Macs have never been about spec sheets and higher processor speeds and yet have always outperformed their comparable PC counterparts for years and continue to do so. But as an aware Mac user, it is important to understand the specs of different core components of your Mac and their effect on your usage and the machine's performance in general and there are a lot of myths waiting out there to be debunked or proven right.
Macworld recently put an article together with the top six myths and have done DIY kind of experiment on trying to analyze the effect of certain Mac components like the processor, RAM and the hard disk on system performance. While some of the results (at least for me) were straightforward, like more processor cores do not mean better performance if the software you are trying to use does not take advantage of it (like better multi-threaded optimization), some of them were good to know, like using an external monitor does not slow down your Mac (at least not to a discernable level), a couple of results related to the SSDs (Solid State Disks - hard drives) were new to me.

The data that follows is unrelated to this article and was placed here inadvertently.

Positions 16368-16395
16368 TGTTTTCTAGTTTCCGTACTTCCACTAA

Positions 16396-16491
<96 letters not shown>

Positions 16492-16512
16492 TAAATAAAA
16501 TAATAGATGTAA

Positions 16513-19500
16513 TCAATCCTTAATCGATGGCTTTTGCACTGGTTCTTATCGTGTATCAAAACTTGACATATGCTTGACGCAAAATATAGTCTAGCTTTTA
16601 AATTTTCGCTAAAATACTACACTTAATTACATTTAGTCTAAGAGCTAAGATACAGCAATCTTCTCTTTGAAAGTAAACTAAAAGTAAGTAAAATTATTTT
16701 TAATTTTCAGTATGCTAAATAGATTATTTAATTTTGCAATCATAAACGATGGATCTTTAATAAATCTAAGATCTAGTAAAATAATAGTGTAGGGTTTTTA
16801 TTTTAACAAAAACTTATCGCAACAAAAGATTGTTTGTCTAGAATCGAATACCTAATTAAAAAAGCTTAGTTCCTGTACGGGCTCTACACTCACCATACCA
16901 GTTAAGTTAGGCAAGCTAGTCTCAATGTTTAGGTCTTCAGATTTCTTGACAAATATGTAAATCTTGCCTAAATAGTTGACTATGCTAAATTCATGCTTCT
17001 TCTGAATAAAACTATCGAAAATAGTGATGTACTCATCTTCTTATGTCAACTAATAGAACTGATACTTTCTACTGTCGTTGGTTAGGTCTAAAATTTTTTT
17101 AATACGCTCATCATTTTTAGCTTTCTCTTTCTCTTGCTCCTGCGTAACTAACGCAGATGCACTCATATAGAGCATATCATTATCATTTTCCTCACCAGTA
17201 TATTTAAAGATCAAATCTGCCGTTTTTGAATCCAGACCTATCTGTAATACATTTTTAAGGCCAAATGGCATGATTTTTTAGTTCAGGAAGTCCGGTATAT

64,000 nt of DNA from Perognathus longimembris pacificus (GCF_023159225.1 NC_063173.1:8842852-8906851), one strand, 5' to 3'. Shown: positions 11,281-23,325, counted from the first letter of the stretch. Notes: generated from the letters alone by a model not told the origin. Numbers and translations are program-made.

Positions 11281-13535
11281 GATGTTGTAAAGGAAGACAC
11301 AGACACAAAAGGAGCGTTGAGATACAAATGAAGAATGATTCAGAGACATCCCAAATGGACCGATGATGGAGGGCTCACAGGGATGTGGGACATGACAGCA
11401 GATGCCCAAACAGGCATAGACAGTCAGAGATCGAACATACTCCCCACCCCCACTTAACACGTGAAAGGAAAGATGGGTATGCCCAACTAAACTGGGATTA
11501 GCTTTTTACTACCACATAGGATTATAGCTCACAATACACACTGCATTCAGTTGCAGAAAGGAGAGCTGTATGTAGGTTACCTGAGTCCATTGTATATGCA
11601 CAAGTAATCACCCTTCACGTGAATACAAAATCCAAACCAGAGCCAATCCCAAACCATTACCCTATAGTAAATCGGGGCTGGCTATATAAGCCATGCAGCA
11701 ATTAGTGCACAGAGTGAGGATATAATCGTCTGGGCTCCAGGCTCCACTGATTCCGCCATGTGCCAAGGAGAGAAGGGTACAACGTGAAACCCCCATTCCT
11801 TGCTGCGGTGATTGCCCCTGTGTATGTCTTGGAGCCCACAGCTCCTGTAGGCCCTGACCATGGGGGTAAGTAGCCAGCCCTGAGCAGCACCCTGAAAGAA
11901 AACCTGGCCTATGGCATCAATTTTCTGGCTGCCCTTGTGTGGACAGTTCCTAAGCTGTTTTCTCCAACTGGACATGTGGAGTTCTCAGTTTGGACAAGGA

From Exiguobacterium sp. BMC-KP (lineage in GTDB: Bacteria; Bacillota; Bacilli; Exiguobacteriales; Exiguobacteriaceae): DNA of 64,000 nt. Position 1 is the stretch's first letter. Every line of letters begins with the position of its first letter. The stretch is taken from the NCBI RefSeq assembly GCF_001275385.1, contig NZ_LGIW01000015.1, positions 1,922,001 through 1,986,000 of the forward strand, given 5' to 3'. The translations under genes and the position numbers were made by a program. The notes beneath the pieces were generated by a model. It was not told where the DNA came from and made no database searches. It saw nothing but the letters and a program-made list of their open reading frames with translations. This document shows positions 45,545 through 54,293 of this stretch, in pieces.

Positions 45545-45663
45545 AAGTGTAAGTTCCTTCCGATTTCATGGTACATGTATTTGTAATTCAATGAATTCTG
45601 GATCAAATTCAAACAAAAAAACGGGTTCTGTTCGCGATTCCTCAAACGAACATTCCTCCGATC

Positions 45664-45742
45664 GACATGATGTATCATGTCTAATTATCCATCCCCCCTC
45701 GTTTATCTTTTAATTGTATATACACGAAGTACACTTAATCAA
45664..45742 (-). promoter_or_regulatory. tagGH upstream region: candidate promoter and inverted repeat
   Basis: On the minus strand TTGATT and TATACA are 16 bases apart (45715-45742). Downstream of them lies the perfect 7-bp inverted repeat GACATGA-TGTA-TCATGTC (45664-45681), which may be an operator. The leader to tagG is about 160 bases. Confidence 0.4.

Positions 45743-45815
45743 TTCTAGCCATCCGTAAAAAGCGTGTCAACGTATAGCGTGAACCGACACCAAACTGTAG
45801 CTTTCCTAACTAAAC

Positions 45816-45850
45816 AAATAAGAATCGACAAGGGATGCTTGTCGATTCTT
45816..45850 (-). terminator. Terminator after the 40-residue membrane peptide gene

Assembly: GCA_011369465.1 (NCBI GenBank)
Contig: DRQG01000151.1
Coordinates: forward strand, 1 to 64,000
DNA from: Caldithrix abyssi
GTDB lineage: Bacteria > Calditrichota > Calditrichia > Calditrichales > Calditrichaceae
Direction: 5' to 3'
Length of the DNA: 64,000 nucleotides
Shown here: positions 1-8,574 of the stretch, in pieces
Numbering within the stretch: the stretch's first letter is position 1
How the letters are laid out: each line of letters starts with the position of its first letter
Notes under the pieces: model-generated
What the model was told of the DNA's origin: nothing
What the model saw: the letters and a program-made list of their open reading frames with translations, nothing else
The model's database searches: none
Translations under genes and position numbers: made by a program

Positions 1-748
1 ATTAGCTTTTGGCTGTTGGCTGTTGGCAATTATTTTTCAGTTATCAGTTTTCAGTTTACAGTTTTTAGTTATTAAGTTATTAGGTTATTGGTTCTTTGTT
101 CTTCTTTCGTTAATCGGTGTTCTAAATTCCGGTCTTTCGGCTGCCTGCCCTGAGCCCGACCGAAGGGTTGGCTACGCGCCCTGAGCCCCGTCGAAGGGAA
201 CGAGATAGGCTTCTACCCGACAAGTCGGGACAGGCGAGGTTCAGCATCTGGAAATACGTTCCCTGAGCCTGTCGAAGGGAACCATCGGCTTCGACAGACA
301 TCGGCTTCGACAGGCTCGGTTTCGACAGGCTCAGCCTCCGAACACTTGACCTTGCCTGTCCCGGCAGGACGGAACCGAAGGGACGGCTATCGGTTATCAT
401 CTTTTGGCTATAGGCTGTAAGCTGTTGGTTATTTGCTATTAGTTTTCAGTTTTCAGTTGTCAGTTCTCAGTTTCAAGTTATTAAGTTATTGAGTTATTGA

The first surprising result was how larger SSDs (in terms of capacity) were better in performance, both in terms of speed of operation (write speeds and not read speeds) and in terms of reliability, than their smaller capacity counterparts. The second result also related to the SSDs, was that the traditional (rotating magnetic) drive slowed down when filled more (closer to its full capacity) and the SSD did not, even when filled almost 90% of its capacity.